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Tag: FAA

FBI: Air Controller Jailed on Charges of Possessing a Weapon of Mass Destruction

Paul George Dandan, via police

Paul George Dandan, via police

By Steve Neavling
ticklethewire.com

A air traffic controller at Charlotte Douglas International Airport is in jail after the FBI alleged he was in possession of a weapon of mass destruction.

Paul George Dandan, 30, was arrested Friday in Charlotte and charged with possession of a weapon of mass destruction, WCNC-Charlotte reports. He’s in jail under a $45,000 bond.

The FBI, which is helping Charlotte-Mecklenburg Police investigate the case, said they don’t expect federal charges to be filed at this time.

The FAA terminated Dandan’s access to the airport following his arrest.

Authorities have not described the type of weapon Dandan possessed.

FAA Tests New Drone-Detecting System Designed by FBI to Ward Off Dangers

drone-1142182_960_720By Steve Neavling
ticklethewire.com

The FAA is testing a new drone-detecting system designed by the FBI.

The device is intended to take down rogue drones and those flying in sensitive areas, the Verge reports. 

The testing is taking place at JFK airport in New York.

FAA was searching for technology that can “passively detect, identify, and track” drone operations.

The FAA tested “five different rotorcraft and fixed wing” drones.

FBI Investigating Discovery of Drones Flying High Above New York Airports, Bridges

By Steve Neavling
ticklethewire.com

High-flying drones have been spotted near airports and bridges in New York, prompting the FBI and Federal Aviation Administration to investigate, CBS Local reports.

The drones were spotted by three pilots near commercial aircraft approaching John F. Kennedy International Airport. A helicopter pilot spotted two more drones near LaGuardia Airport

The drones are troublesome because they were flying at altitudes of 2,000 to 3,000 feet, far in excess of the 400-feet limit. They are seen as a distraction, and officials don’t know why they are in the air, causing some unease.

“They’re the fun toy to have now, but they have real, serious and dire consequences if misused,” said aviation attorney and pilot Daniel O. Rose.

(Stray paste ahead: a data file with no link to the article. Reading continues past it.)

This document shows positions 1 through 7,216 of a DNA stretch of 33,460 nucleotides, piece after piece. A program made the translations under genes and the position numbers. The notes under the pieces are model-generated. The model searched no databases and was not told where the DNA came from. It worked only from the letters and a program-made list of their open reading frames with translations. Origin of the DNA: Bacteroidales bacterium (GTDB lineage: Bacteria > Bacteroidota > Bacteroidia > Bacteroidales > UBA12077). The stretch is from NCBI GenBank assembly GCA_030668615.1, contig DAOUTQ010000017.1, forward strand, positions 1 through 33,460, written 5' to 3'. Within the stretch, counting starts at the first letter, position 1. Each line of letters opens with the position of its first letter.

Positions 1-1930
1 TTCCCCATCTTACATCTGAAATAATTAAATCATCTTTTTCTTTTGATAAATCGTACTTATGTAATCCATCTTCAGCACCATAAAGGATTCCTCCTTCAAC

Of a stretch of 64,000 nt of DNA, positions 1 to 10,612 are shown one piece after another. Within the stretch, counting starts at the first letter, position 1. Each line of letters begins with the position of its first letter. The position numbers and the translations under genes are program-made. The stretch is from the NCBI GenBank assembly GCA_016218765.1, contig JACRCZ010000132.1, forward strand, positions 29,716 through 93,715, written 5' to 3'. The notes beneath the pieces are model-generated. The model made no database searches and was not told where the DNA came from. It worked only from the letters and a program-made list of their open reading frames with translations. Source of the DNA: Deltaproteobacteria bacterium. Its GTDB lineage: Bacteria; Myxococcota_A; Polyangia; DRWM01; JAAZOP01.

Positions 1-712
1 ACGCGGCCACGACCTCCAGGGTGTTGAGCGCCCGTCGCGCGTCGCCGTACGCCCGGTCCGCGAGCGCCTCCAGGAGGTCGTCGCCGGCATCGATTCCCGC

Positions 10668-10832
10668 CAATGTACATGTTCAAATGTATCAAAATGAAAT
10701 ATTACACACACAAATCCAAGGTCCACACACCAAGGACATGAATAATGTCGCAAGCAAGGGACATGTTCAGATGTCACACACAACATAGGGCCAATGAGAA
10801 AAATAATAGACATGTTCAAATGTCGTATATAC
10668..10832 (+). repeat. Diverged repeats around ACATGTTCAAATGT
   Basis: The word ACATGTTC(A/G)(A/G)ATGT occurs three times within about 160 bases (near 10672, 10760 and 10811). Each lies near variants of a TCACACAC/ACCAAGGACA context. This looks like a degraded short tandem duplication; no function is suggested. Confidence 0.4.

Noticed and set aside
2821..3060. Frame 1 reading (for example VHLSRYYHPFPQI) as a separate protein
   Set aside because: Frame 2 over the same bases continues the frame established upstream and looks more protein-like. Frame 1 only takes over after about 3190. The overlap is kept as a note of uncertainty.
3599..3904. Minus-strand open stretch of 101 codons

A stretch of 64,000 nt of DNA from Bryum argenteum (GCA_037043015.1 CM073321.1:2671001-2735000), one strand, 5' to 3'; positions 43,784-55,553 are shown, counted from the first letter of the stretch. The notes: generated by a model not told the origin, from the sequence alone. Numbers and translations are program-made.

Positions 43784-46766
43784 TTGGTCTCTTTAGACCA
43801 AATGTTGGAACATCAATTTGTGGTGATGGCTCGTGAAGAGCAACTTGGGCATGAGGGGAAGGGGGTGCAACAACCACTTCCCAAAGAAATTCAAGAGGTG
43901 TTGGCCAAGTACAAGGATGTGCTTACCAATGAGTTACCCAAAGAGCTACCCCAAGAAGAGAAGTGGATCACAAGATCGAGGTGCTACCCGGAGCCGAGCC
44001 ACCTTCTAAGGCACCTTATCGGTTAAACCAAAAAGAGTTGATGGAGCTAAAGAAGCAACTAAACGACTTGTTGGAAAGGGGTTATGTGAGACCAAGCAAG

Incidents of Lasers Being Pointed at Planes Spike; FBI Offering Reward to Catch Culprits

By Allan Lengel
ticklethewire.com

Apparently people pointing lasers is becoming a growing problem.

In response, the FBI on Tuesday announced a pilot program in 12 field offices that will offer up to a $10,000 reward for information leading to the arrest of people who aim handheld lasers at aircrafts. The program will run for 60 days.

The FBI, in a press release, said that the number of incidence has risen more than 1,100 percent since the FBI and Federal Aviation Administration began tracking laser strikes in 2005.  In 2013, authorities recorded 3,960 laser strikes — an average of almost 11 incidents per day.

The FBI said it will also be working with state and local law enforcement to educate teens about the dangers associated with pointing lasers at aircraft.

“Aiming a laser pointer at an aircraft is a serious matter and a violation of federal law,” Ron Hosko, assistant director of the FBI’s Criminal Investigative Division, said in a statement. “It is important that people understand that this is a criminal act with potentially deadly repercussions.”

“Shining a laser into the cockpit of an aircraft can temporarily blind a pilot, jeopardizing the safety of everyone on board,” FAA Administrator Michael Huerta said in a statement. “We applaud our colleagues at the Justice Department for aggressively prosecuting aircraft laser incidents, and we will continue to use civil penalties to further deter this dangerous activity.”

 

FAA Must Decide What to Do After Homeland Security Drones Grounded Following Crash

istock photo

Steve Neavling
ticklethewire.com

The FAA is in a tough position after a Homeland Security drone crashed over the U.S.-Mexico border earlier this week, Motherboard reports.

DHS grounded its fleet of 10 unmanned surveillance aircraft out of “an abundance of caution,” DHS spokesman Michael Friel said.

“The cause of the failure is unknown,” according to Friel.

Now the FAA, which is takes with overseeing the unmanned aerial system, must determine what went wrong and how to correct the problem.

“If you are going to meet that same high safety bar, it means you better be very careful, very deliberative,” Air Line Pilot Association national safety coordinator Sean Cassidy said.